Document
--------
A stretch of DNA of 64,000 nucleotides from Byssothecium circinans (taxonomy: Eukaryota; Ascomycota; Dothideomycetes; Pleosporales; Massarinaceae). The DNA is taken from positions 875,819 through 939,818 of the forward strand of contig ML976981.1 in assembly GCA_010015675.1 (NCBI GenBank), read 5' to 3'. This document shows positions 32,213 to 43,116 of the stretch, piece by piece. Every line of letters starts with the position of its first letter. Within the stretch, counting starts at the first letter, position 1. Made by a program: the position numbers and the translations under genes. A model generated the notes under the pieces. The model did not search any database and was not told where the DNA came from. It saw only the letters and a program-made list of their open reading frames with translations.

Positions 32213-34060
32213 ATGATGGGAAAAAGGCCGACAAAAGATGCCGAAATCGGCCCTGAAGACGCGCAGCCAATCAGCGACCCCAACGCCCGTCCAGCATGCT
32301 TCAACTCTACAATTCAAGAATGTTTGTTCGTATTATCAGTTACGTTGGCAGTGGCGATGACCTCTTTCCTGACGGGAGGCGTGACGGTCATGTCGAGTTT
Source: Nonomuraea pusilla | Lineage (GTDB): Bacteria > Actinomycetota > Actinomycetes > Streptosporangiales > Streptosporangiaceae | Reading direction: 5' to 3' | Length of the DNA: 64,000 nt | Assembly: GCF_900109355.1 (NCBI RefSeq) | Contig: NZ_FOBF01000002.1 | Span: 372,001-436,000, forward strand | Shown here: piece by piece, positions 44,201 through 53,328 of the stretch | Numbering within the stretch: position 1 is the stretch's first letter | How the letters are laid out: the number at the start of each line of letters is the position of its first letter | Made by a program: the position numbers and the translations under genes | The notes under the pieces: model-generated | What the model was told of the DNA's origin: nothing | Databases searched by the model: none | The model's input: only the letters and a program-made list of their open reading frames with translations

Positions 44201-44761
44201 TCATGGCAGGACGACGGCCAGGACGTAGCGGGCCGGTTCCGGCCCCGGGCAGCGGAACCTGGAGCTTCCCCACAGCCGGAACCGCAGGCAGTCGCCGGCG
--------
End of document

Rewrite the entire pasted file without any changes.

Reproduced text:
A stretch of DNA of 64,000 nucleotides from Byssothecium circinans (taxonomy: Eukaryota; Ascomycota; Dothideomycetes; Pleosporales; Massarinaceae). The DNA is taken from positions 875,819 through 939,818 of the forward strand of contig ML976981.1 in assembly GCA_010015675.1 (NCBI GenBank), read 5' to 3'. This document shows positions 32,213 to 43,116 of the stretch, piece by piece. Every line of letters starts with the position of its first letter. Within the stretch, counting starts at the first letter, position 1. Made by a program: the position numbers and the translations under genes. A model generated the notes under the pieces. The model did not search any database and was not told where the DNA came from. It saw only the letters and a program-made list of their open reading frames with translations.

Positions 32213-34060
32213 ATGATGGGAAAAAGGCCGACAAAAGATGCCGAAATCGGCCCTGAAGACGCGCAGCCAATCAGCGACCCCAACGCCCGTCCAGCATGCT
32301 TCAACTCTACAATTCAAGAATGTTTGTTCGTATTATCAGTTACGTTGGCAGTGGCGATGACCTCTTTCCTGACGGGAGGCGTGACGGTCATGTCGAGTTT
Source: Nonomuraea pusilla | Lineage (GTDB): Bacteria > Actinomycetota > Actinomycetes > Streptosporangiales > Streptosporangiaceae | Reading direction: 5' to 3' | Length of the DNA: 64,000 nt | Assembly: GCF_900109355.1 (NCBI RefSeq) | Contig: NZ_FOBF01000002.1 | Span: 372,001-436,000, forward strand | Shown here: piece by piece, positions 44,201 through 53,328 of the stretch | Numbering within the stretch: position 1 is the stretch's first letter | How the letters are laid out: the number at the start of each line of letters is the position of its first letter | Made by a program: the position numbers and the translations under genes | The notes under the pieces: model-generated | What the model was told of the DNA's origin: nothing | Databases searched by the model: none | The model's input: only the letters and a program-made list of their open reading frames with translations

Positions 44201-44761
44201 TCATGGCAGGACGACGGCCAGGACGTAGCGGGCCGGTTCCGGCCCCGGGCAGCGGAACCTGGAGCTTCCCCACAGCCGGAACCGCAGGCAGTCGCCGGCG